- Well-Trained Bird Dogs
- Timeless Moments with Old Friends
- Tasty, Beautiful, Ringed-neck Pheasants
- One Surprising Modern-Day Youngster
By Joe Forma
The well-trained pointing Lab whirled into the red brush and a gorgeous Ringed-neck Pheasant clawed his way airborne. The first of some 50 such flushes for my son, Andy Forma, of Penfield, New York, and his four companions on their 4th annual hunt with F&B Upland Birds in Hamlin, New York.
The companion hunters were Safari Club stalwarts Judge Bill Boller, George Cipressi and his grandson Dom, and also Dr. Pat Baranello, owner of the Calibre Shop ammo source, and Ron Bullard of Collins, New York. Yours truly was the group photographer.
The hosts at F&B Upland are Fred Paye and Bill Surridge. These great guys run a superb hunt in what they maintain as traditional Western New York bird cover. As we step afield, we are transported back to the 1970’s when Ringed-necks were so prevalent locally. The 200 plus acres of hunting land features standing corn, soybean fields, hedgerows and acres of natural red brush.
Fred and Bill provide wonderful, well-trained bird dogs, featuring Pointing Labs and Shorthair Pointers. They are without a doubt the very best bird dogs I have ever hunted over. They even respond to Fred’s command “get a drink” by immediately jumping into one of the large water tubs sprinkled around the area. Neat to see.
The morning hunt was for 25 randomly released roosters. This is no walk ’em up and shoot in a 4-inch clover field. Every bird was a challenge to locate and bag especially in the thick red brush and well grown hedgerows. The dogs did a great job. Many of the birds ran like the wily birds of old. The group all had great shots and needed about 3-4 flushes and misses to settle down and then they rarely missed.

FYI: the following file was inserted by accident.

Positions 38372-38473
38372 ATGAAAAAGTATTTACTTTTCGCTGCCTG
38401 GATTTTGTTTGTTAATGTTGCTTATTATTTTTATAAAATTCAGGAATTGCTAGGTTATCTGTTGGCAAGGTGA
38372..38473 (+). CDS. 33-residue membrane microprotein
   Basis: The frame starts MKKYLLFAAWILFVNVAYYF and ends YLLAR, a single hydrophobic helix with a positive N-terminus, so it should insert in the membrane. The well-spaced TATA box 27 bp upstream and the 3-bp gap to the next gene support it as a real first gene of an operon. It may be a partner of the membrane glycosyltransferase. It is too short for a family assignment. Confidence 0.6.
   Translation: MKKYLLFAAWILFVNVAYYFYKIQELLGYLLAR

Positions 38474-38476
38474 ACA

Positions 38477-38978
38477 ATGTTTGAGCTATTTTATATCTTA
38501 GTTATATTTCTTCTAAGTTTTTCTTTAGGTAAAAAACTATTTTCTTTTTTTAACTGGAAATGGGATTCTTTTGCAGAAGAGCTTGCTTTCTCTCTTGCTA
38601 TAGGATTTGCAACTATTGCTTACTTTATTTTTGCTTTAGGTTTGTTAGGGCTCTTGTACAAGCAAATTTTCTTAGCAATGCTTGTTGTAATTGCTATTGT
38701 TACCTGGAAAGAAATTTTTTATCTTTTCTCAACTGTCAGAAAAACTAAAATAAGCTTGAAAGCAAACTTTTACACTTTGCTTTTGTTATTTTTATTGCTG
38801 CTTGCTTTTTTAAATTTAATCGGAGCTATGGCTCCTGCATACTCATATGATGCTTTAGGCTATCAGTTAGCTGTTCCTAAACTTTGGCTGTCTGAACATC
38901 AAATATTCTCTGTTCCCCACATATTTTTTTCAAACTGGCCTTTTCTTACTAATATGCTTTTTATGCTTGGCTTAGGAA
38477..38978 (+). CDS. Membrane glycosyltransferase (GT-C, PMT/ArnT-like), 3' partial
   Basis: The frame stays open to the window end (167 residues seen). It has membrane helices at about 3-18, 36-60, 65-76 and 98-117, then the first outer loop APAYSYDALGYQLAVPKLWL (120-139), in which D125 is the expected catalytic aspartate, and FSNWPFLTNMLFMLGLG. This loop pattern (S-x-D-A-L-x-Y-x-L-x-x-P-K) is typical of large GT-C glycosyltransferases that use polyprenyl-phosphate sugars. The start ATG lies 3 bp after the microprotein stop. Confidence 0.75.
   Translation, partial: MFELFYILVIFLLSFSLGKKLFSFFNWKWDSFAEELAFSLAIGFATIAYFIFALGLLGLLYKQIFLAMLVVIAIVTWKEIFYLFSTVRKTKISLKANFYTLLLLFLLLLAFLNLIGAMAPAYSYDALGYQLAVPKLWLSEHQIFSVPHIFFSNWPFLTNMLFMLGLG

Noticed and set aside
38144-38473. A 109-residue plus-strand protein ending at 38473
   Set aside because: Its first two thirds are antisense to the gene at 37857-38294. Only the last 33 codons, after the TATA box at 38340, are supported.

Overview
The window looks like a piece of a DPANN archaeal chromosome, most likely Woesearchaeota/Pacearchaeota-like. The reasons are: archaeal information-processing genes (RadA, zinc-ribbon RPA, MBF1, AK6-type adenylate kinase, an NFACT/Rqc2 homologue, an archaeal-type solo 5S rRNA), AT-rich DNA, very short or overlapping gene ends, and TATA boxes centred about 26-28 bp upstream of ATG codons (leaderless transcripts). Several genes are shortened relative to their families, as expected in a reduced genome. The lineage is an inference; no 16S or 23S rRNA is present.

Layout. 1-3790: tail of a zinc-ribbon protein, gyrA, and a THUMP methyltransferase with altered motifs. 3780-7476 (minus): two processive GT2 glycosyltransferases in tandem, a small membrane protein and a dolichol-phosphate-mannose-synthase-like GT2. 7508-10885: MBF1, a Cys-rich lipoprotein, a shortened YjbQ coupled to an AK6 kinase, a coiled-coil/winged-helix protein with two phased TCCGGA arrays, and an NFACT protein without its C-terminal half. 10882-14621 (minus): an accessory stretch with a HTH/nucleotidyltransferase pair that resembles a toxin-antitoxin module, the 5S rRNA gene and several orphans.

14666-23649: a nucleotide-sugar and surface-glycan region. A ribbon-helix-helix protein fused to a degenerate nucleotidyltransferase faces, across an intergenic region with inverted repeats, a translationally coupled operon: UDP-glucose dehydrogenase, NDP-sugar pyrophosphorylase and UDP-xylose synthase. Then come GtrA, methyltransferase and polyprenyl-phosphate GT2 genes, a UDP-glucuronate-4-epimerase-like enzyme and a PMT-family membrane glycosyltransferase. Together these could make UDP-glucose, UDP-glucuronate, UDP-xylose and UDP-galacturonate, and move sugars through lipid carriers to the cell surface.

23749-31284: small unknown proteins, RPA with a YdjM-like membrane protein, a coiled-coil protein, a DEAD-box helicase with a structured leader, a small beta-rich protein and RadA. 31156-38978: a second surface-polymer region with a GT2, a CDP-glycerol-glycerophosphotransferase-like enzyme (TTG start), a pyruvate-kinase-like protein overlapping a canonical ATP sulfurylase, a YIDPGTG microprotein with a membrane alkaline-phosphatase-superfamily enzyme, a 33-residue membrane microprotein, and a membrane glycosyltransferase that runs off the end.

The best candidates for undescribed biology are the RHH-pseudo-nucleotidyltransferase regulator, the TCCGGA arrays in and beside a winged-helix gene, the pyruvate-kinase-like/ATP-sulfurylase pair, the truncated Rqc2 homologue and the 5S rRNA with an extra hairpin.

A real highlight of this hunt was George’s grandson, Dom, a 12 year-old super hunter. Andy was really glad to have a youngster along to promote the future of his sport. Dom couldn’t have been a better sportsman even at his young age. He always held his cut-down Remington 20 gauge pump at a proper port arms position, as instructed. He showed no impaired nerves or excitement, but hunted like he had done it a dozen times, not his first time. He was an excellent shot. He downed at least six hard-flying pheasants with single shots. I didn’t see him miss.
After a great morning with about 22 birds brought to bag, we broke for a luxury lunch of roast venison, deep fried Canandaigua Lake yellow perch and Lake Erie walleye. Fred and Bill fed us well in their spacious and heated tent.
The afternoon hunt was for an additional 25 Ringnecks. The dogs continued their excellent work and showed no signs of fatigue. They are well trained and well exercised, so they never quit, though some of us older sports slowed down just a bit. The shooting was right on the mark though and the birds flushed hard with disconcerting cackling.
A tribute to all was that not a single bird was lost as a cripple. Great shooting and great retrieving by the dogs. By around 3:00 p.m., there five happy hunters and one old photographer, me, who decided one last push thru the soybean field would do it. It produced our last kill, a long-tailed, beautifully feathered cock bird.
The boys finished with 45 to be delicious pheasants and the feeling of a day well spent. Andy booked again for a hunt next November.